There are really good Google Earth documentation and examples available on the web. You should definitely check out Google's site.
This is a really simple example. An image is constantly downloaded (every 60s) and overlayed with a rectangular area. The tags <north>, <south>, <east> and <west> refer to the bounding box, not the units. So <east>-65</east> means, that the eastern bounder of the image is 65° west of the meridian. The image has to be transparent, so .PNG is a good file format. You can check out the original image (it is large: 6200x3000). Also, here is a link to the file radar.kml .
<?xml version="1.0" encoding="UTF-8"?> <kml xmlns="http://earth.google.com/kml/2.2"> <GroundOverlay> <name>Radar</name> <Icon> <href>http://www.guiWeather.com/kml/radar/latest.png</href> <refreshMode>onInterval</refreshMode> <refreshInterval>60</refreshInterval> </Icon> <LatLonBox> <north>51</north> <south>21</south> <east>-65</east> <west>-127</west> </LatLonBox> </GroundOverlay> </kml>
This example is already a little more complex. I started with a text description of all the point I want to animate. The different components are separated by comma anim.csv.
2007-01-01,121.0,17.0,10000,green 2007-01-02,119.7,17.0,12000,green 2007-01-03,118.5,16.5,14000,green 2007-01-04,117.6,16.1,16000,green 2007-01-05,117.3,16.0,18000,green 2007-01-06,117.0,15.4,20000,yellow ...
The format is pretty simple - the columns are: "time", "longitude", "latitude", "altitude", and "status". The status can be one of these elements ["green", "yellow", "red"].
It is very important that you define the style of a <Placemark> before you use it. This is useful if the same style is needed for multiple <Placemake>. Here is the definition of one:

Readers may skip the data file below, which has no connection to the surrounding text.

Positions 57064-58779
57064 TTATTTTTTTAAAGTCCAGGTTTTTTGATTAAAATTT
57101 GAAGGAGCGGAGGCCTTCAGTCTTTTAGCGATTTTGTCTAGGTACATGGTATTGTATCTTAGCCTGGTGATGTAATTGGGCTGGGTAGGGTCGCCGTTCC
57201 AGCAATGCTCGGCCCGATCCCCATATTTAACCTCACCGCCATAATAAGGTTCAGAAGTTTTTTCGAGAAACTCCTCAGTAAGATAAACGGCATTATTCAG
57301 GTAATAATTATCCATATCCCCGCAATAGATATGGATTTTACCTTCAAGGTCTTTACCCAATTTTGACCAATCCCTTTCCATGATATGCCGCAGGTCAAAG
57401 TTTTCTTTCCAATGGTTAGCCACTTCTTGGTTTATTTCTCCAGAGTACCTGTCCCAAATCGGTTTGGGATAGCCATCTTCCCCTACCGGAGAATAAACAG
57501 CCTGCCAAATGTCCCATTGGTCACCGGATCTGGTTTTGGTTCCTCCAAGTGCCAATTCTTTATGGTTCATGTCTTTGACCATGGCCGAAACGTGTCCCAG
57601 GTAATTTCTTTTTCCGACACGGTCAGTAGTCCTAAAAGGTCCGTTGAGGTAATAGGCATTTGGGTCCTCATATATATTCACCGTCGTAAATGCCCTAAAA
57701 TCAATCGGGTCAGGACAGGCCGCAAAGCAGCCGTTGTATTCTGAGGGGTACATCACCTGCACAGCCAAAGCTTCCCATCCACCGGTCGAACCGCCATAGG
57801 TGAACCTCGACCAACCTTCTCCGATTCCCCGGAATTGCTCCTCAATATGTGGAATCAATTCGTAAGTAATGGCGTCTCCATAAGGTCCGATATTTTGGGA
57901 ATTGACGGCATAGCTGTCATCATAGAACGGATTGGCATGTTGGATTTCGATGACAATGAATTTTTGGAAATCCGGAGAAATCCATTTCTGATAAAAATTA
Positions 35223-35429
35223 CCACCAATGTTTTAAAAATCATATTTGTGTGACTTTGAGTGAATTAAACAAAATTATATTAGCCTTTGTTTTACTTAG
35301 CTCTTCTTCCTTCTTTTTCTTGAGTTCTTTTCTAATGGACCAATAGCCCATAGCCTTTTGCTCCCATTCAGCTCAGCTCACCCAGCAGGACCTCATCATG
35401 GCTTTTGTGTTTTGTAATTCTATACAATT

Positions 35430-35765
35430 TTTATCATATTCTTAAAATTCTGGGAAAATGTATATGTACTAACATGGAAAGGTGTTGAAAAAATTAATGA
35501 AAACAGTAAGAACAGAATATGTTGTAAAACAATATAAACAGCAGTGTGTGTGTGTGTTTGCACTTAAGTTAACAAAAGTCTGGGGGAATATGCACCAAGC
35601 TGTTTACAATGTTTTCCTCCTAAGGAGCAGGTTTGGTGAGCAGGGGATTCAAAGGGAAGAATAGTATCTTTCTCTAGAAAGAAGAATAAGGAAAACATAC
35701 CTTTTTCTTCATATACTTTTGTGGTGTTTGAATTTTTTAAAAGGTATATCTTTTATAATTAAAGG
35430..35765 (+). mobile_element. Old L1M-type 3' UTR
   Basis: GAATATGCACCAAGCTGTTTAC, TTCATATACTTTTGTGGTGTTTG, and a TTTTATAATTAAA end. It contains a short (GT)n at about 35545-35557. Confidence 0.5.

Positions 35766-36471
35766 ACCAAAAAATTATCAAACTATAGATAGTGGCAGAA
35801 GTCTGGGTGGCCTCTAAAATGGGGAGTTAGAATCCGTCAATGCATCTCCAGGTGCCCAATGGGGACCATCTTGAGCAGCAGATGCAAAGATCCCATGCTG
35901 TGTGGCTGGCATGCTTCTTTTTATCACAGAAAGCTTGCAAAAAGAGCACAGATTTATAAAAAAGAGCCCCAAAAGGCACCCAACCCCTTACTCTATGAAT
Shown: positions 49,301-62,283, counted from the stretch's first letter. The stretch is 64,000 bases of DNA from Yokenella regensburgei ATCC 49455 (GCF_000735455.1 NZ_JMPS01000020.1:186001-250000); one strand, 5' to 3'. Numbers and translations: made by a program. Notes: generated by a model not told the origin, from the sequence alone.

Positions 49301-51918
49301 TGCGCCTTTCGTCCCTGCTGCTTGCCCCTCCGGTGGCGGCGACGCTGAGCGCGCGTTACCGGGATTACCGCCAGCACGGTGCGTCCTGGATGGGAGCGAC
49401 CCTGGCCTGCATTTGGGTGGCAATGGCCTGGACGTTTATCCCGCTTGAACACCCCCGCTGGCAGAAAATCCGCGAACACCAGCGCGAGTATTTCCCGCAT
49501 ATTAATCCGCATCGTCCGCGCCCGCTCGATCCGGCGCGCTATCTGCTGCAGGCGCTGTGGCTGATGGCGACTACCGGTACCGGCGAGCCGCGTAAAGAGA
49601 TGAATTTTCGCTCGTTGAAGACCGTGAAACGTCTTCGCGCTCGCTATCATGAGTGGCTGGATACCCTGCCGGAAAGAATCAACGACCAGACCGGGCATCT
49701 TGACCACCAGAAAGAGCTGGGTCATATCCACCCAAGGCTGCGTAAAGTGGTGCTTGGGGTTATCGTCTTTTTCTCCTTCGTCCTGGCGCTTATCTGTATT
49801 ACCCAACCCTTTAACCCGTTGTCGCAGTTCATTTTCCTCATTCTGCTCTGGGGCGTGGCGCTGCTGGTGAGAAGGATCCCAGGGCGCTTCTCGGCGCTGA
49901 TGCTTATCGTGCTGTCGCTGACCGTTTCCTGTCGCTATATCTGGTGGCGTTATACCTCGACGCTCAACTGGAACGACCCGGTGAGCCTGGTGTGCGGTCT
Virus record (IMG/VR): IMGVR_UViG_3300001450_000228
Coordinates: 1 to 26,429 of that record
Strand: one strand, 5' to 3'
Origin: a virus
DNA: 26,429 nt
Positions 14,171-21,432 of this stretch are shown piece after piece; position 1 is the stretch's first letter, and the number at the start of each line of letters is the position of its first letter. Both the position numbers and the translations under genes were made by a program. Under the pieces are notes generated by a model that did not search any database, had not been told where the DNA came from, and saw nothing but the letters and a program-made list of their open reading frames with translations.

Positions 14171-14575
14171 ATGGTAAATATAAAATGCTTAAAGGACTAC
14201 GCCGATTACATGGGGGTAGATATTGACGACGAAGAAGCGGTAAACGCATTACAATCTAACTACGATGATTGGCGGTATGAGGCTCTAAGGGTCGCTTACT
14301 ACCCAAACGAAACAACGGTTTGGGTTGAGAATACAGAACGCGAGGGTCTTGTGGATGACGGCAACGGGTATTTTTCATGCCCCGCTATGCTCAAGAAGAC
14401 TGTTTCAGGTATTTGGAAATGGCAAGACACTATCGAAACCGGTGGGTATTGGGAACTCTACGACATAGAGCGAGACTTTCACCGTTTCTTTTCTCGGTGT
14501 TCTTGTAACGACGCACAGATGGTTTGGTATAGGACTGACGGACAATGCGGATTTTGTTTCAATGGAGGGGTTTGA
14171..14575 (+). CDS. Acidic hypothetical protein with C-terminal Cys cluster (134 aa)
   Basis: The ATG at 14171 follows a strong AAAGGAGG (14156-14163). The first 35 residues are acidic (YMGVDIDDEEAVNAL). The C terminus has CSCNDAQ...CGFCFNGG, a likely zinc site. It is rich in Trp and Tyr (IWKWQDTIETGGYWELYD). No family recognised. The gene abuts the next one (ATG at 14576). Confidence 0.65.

... <Style id="red"> <IconStyle> <scale>0.5</scale> <Icon> <href>red.png</href> </Icon> </IconStyle> <LabelStyle> <scale>0.5</scale> </LabelStyle> <LineStyle> <color>7f0000ff</color> <width>5</width> </LineStyle> </Style> ...
The track is just a special <Placemark> which uses the <LineString>. The <altitudeMode> describes if the point are relative to the ground or absolute. The <coordinates> can have the altitude as a third component and it is measured in meters. The numbers have to be rather high (depending on your scale) to actually see the <Placemark> above the ground.
... <Placemark> <name>Track</name> <Style> <LineStyle> <color>7fffffff</color> <width>5</width> </LineStyle> </Style> <LineString> <tessellate>1</tessellate> <altitudeMode>clampToGround</altitudeMode> <coordinates>121.0,17.0 119.7,17.0 118.5,16.5 117.6,16.1 117.3,16.0 117.0,15.4 116.0,15.2 115.3,14.9 115.0,14.9 114.3,14.7 114.0,14.5 113.5,14.6 113.3,14.7 112.9,14.7 112.7,14.8 112.7,15.3 112.9,15.6 112.6,15.7 112.3,15.9 111.9,15.9 111.9,16.1 111.9,16.6 111.6,17.0 111.5,17.4 110.8,17.4 110.3,17.6 110.1,17.6 109.6,17.8 109.0,18.0 108.5,17.6 108.2,17.6 107.8,17.5 107.5,17.7 107.0,17.9 106.5,18.0 105.7,17.8 105.3,17.8 104.5,18.0 103.9,17.7 103.1,18.0 102.0,18.0</coordinates> </LineString> </Placemark> ...
The animation point are pretty simple too. Each point references a style. They also have a <TimeStamp> node in them, which activated Google Earth's animation slider.
... <Placemark> <TimeStamp><when>2007-01-01</when></TimeStamp> <styleUrl>#green</styleUrl> <Point> <extrude>1</extrude> <altitudeMode>relativeToGround</altitudeMode> <coordinates>121.0,17.0,10000.0</coordinates> </Point> </Placemark> ...
The previous example used just one point in time for each <Placemark> by using <TimeStamp>. This example uses <TimeSpan> which allows a duration for a <Placemark>. This code anim.kml is still very simple:
... <TimeSpan> <begin>2000-01-01</begin> <end>2000-02-01</end> </TimeSpan> ...
Check out the mbus page for a real-time demonstration.
Check out the small WaterNow data set.
Check out Scio Residents for Safe Water site for a pretty complex data set.